Yeah, here, here’s kind of the technical part of that he needs to be of Social Security age. For you to carry on that benefit, he does not have to turn it on. And he doesn’t know and you don’t need to discuss it with him. But it’s your right to draw on his benefit. The only 10 years is how long you need to have been married to him. And he needs to be of Social Security age. And you qualify to start on that benefit. Now, being you’re below full retirement age, it will reduce your benefit by turning it on. And let’s say next time he turns 62, you’ll be 63 You’re gonna get a reduction in benefits. So let’s talk about that. They’ve been divorced, they were married for 10 years. And it’s been two years since they divorced if she was eligible for benefits from that standpoint. So if she owns benefit, if the wife’s own benefit is higher than her spousal benefit, there will be no change in social security. So one the advantage to draw on his record, and that is if the spousal benefit this is if he’s, while he’s living, it would be a spousal benefit. So if the spousal benefit is larger than her record, she would be receiving an increase if it’s larger. So if her benefit is higher than her spousal benefit, there will be no change in Social Security. If she hasn’t started receiving Social Security, yet her decisions about when to start would be based on the usual factors, such as health status, life expectancy need for income, and so forth. Without regard to survivor benefits. The important planning issue is that financially, she is now on her own and she probably has a lot of years ahead of her. So, if she and her husband had been married for more than 10 years before the divorce, divorcing, she may qualify for spousal benefits based on her ex-husband’s work record, as long as she is at least 62. And still in married when she fouls she’ll be paid her own benefit first. If her divorced spouse’s benefit would be higher, she’ll receive a spousal add on so that the combined benefit equals the spousal benefit. This may be 32.5 to 50% of his primary insurance amount depending on when she files if she was born before January 2 of 1954. She may restrict her application to her divorced spouse’s benefit, even if her own benefit is higher. Remember, that’s before January 2 of 1954. And then she’ll receive 50% of her ex-husband’s primary insurance amount while her own benefit bills delayed credit stage 70 It’s an excellent strategy for a divorced working woman as it allows them to take full advantage of their divorce by benefit and earn maximum delayed credits on their own record, which will give them higher income at an older age. If she and her husband have been divorced for at least two years, she does not need to apply for his benefits in order to receive hers. He does not need to be eligible for benefits, and be it, he does need to be, let’s just repeat that he does need to be eligible for benefits and be at least 62. So you heard me get that clarification and gave her that clarification. She does not need to know his earnings history, or even his whereabouts and doesn’t need to discuss it ask for permission. He’ll never know. Because it has zero impact on that even if he had multiple wives each for 10 years. And they’re going to utilize his work record he, he doesn’t need to know doesn’t need to give permission. Now here, what if if the ex-husband dies, the survivor benefits for the divorce spouses are the same as far widows providing that the marriage lasted at least 10 years, and the same benefit formulas, age requirements, and actuarial reductions apply. Met keep in mind, if she does it before, full retirement age and acronym, acronym I use fra full retirement age. She’s locking in, even if it’s a scenario of turning it on early, you’re locking in that reduction going forward there. So just keep that in mind as well as a part of the decision. And I look Social Security’s complicated, and so many scenarios and decisions to make. And it’s not necessarily a bad thing to turn it on before fri especially if you need the money. But you have to have consideration of your life expectancy, you also have to have consideration of your health, and correlated assets to make the best decision because what you don’t want to do is make the wrong decision cause a reduction that you lock in, when you could have had more benefits and you didn’t need to turn it on early, it can impact you by 10s of 1000s of dollars. And one of the things, especially for women is they’re going to live longer than the men they have a longer life expectancy. And everybody’s going to live longer. As a percentage, you’re going to live longer. So you’re going to draw benefits for a longer period of time potentially. So you need to make a good decision in that otherwise you’re leaving money on the table. So if it isn’t, like, oh, I needed to make ends meet, I need it right now. Okay, that that is a big impact. Also health, like if you’re in bad health, says there’s no way I’m living a long time with what I have going on. And I’m dealing with just using that phrase. That’s a consideration of why to turn it on early as well. But to understand you’re eligible for benefits, and if you don’t have a large Social Security earnings record, and that ex-spouse may pay more, even if it was say an ex-wife or the guy and she’s always made more income would have a larger benefit. It’s something to consider. So if you are divorced, or getting a divorce, got a divorce, make sure you keep up with those records and that information, don’t lose their social security number, you know, and the divorce information in those documents, you know, that old marriage license, I’ll get rid of it. Don’t get rid of the death certificate, or divorce certificate, it’ll all that paperwork, don’t keep up with that. So you have that information because it can impact and improve your Social Security benefits down the road. So hopefully that helps from that standpoint. Okay,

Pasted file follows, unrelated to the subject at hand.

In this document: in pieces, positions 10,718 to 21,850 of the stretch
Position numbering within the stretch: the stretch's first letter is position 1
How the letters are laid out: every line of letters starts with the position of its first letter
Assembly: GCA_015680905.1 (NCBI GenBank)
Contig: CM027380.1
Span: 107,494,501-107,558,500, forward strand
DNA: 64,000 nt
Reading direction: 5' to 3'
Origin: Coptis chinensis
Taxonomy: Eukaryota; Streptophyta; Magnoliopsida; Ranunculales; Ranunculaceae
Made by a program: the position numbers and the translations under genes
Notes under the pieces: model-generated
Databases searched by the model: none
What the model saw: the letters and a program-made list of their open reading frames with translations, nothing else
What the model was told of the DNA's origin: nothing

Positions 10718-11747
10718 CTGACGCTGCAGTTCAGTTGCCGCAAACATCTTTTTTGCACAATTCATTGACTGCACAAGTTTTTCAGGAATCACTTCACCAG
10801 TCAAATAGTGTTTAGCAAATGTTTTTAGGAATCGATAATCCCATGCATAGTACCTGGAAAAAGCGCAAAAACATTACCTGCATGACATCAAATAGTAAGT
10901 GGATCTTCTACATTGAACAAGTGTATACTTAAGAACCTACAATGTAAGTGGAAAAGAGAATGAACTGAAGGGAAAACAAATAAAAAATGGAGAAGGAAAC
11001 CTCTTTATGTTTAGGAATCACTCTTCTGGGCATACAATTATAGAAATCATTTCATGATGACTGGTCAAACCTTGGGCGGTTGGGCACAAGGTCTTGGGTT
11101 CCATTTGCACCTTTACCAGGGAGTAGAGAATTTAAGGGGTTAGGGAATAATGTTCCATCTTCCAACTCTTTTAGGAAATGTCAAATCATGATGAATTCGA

Caller  09:34